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MachinistBlog.com

Plans, projects and how-to's for home machinists

Installing a Drill Press Chuck

Properly installing a drill chuck on your drill press requires you to pay attention to a few simple details.  Done well, your chuck will be accurate and will stay put until you remove it.

Drill presses and many other machine tools use Morse tapers to enable the user to attach a wide variety of attachments to the machine via an arbor having a Morse taper to fit the machine and an opposing taper to fit the accessory to be attached. For a drill chuck this opposing taper is typically a Jacobs taper.  An accurate arbor is very important so buy one you can trust; Albrecht and Jacobs make good ones.

Fitting a male arbor taper into a matching female taper produces interference-fit joints that are very tight and accurate.  Once their contact surfaces are brought into intimate contact they will lock as long as their surfaces are burr-free and clean.  Since these tapers are ground to a high degree of precision they are also self-aligning.  When installed correctly the arbor will go in straight and stay there unless someone beats them out of alignment with multiple blows from a hammer during or after installation.

To install an arbor:

1.  Wipe the arbor and socket with a clean rag.  Don’t bother with solvents for now – we don’t want a lock yet.

2.  Inspect the socket and arbor and completely remove any burrs found with a diamond coated tool or fine file.  An Eze-Lap diamond hook sharpener works really well for removing burrs from a chuck taper.  Note that even new chucks and arbors can have burrs so don’t assume its okay because it is new.

If you gently spin the arbor in the socket any burrs will usually produce a bright line that is clearly seen.  If the bright line is on the arbor then the burr is on the chuck taper, and vice-versa.  Work on that burr until it is gone.

Smoothing a burr so the defect lies beneath the surface of the taper will not prevent a good fit as long the rest of the taper is untouched.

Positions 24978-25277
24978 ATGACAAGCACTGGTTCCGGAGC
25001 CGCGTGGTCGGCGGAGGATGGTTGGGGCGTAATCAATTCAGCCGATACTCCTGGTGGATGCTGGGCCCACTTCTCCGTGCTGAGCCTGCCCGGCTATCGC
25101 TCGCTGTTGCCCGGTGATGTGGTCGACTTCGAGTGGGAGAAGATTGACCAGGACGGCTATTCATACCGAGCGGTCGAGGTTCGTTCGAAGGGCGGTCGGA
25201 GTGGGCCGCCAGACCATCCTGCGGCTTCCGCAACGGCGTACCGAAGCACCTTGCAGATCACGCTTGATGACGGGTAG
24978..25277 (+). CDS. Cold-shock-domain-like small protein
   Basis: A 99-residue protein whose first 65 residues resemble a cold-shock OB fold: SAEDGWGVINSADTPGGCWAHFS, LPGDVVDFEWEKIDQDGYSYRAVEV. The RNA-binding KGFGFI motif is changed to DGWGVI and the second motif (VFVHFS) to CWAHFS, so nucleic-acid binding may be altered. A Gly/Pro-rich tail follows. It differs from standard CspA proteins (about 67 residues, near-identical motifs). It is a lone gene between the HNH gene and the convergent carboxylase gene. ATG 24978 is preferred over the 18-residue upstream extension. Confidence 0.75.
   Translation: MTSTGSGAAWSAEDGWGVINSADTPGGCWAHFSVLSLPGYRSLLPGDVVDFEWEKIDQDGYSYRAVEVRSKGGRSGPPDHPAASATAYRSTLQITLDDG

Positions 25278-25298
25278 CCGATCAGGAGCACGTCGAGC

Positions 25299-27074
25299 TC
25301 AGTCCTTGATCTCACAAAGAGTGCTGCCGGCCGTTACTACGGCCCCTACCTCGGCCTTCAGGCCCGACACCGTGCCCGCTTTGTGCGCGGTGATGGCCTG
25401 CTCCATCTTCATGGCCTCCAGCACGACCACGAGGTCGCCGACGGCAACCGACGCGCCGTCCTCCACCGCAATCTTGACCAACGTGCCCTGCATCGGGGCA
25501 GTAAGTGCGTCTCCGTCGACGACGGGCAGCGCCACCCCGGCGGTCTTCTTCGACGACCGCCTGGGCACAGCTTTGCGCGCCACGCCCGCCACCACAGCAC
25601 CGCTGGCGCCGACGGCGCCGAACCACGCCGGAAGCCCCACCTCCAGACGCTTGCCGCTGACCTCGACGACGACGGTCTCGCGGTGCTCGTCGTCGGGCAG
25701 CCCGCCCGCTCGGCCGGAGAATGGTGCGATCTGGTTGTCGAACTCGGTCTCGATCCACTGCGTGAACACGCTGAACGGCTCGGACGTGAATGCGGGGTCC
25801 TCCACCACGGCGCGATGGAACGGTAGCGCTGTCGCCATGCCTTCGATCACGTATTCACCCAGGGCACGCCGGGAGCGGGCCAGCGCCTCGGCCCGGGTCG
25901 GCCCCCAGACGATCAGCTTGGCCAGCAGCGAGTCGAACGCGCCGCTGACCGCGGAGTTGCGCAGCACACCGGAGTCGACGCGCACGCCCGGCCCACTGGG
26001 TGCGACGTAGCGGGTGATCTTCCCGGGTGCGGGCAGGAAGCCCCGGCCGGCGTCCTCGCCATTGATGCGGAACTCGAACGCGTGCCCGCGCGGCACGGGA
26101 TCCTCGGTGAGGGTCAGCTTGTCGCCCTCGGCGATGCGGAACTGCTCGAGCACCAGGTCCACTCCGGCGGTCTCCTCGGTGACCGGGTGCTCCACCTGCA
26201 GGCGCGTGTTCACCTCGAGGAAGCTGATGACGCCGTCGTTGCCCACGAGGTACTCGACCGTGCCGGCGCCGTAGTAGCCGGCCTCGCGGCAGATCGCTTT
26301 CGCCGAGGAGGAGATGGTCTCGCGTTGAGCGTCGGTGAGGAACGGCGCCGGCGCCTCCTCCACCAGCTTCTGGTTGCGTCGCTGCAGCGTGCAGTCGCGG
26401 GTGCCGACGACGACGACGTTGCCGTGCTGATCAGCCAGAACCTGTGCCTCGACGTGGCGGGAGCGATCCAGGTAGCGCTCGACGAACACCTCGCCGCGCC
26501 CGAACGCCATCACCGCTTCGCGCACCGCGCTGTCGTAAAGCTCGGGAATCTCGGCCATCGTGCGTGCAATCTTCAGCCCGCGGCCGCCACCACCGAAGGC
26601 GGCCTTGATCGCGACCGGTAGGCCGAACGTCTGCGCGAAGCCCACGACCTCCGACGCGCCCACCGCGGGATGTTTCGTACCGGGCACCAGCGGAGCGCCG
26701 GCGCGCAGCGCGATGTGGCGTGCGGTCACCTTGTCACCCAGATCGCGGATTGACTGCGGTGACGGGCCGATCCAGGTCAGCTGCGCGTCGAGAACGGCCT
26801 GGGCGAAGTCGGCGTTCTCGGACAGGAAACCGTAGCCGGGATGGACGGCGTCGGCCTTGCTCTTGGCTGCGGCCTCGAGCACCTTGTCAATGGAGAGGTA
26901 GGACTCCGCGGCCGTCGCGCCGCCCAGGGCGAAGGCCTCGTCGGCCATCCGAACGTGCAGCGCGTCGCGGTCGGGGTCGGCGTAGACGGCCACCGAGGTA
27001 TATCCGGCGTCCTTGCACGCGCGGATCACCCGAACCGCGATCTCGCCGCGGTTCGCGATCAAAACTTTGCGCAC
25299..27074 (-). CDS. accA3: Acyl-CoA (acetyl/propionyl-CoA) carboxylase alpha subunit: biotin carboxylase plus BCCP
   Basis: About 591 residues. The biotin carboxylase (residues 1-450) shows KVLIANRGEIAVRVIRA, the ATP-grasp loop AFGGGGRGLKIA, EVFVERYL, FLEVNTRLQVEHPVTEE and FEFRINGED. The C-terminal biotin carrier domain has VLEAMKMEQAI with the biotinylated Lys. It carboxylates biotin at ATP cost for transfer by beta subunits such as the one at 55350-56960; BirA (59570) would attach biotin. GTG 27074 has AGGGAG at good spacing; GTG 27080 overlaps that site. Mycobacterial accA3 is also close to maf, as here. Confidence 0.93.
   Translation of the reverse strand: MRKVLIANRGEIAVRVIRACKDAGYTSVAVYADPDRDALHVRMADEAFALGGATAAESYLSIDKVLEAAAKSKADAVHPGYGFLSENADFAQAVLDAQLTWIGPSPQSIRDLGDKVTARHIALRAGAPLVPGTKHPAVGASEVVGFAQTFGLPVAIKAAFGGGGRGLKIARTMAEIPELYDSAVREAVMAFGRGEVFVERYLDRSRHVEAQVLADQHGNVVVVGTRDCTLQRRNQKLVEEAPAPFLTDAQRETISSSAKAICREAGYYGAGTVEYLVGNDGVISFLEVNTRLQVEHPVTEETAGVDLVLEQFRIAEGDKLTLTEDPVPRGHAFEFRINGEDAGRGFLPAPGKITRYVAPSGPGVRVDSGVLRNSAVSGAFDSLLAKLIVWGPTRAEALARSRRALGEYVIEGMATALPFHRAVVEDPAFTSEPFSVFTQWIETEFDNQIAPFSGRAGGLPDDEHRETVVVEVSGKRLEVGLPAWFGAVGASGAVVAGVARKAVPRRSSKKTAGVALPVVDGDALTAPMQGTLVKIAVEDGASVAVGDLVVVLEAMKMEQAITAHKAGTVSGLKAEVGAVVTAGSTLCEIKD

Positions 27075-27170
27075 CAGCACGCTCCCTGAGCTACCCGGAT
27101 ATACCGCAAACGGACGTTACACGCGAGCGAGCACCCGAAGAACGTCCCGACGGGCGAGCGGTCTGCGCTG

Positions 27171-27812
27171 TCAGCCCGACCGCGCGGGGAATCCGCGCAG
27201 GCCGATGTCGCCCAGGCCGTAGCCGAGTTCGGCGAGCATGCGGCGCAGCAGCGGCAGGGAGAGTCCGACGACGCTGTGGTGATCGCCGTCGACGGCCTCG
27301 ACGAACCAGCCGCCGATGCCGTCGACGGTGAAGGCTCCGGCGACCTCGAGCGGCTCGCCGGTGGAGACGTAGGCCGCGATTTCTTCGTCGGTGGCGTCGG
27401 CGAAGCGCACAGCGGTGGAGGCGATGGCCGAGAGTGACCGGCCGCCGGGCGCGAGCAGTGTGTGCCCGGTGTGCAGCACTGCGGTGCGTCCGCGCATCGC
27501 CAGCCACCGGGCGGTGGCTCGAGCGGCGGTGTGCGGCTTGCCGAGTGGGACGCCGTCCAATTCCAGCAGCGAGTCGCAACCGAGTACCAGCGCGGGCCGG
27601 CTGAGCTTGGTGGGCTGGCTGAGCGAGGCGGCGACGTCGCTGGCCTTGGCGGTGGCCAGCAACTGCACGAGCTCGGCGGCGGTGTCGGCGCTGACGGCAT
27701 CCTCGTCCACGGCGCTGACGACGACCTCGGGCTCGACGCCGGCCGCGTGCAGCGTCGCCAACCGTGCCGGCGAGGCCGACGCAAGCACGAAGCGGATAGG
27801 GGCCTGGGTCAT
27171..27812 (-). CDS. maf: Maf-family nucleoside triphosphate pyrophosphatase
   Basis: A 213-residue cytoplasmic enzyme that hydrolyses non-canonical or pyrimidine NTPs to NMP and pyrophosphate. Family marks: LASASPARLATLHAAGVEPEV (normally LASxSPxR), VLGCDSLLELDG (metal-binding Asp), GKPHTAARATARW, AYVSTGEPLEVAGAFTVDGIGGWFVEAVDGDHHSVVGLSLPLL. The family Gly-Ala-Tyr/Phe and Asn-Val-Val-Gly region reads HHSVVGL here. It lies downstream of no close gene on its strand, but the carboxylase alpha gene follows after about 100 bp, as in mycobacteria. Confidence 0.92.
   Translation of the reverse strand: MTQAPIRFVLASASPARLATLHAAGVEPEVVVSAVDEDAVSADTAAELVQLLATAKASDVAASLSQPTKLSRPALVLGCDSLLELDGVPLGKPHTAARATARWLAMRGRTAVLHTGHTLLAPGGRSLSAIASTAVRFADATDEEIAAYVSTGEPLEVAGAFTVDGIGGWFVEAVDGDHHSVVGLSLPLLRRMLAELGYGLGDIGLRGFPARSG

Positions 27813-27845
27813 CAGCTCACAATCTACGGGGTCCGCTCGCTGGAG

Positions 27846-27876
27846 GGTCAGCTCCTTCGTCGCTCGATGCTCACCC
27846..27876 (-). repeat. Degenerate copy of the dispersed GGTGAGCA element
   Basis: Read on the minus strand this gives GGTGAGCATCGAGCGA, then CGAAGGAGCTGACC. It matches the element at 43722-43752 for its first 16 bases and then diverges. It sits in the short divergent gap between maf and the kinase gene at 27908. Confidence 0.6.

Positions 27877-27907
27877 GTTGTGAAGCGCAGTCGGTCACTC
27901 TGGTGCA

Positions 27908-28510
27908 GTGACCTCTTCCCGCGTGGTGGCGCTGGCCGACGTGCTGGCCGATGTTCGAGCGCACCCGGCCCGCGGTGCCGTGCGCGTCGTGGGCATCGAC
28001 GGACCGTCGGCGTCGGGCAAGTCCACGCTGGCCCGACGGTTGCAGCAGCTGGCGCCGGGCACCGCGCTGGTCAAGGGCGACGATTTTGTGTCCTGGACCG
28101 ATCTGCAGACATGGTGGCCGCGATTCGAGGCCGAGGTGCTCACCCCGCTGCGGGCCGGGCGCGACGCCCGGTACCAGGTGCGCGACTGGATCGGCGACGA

3.  Once all the burrs are gone use OOO steel wool or a Scotchbrite pad and lightly go over the taper and arbor to remove any invisible dirt or superficial oxidation; do this even with new arbors and chucks.

4.  Now use lacquer thinner or acetone on a lint-free rag (clean old T-shirts work) and clean the socket and male arbor surfaces; after this do not touch these surfaces with your hands.  Rubbing alcohol contains oil and won’t work well on tapers.

5.  Retract the jaws of the chuck into the body and place the nose of the chuck on a solid, clean, flat surface like an anvil or smooth level concrete, not your wooden work bench.  A sheet of paper laid down first will prevent marring the nose of the chuck.

6.  Slide the male arbor end into the chuck’s socket with a gentle twisting motion and it will self-align.  You can cock an arbor when pushing it straight in – trust me.

7.  Position a piece of wood over the end of the arbor and use a steel hammer to deliver a single firm tap straight down onto the end of the arbor.  You do not need to hit it with an overhand, powerful blow – just a firm tap, please.  With the chuck sitting on an unyielding surface this simple tap is all that is necessary to seat the arbor.  Try to resist hitting it more than once. If the arbor and socket were clean and burr-free that arbor will stay in there until you take it out, and it will run true.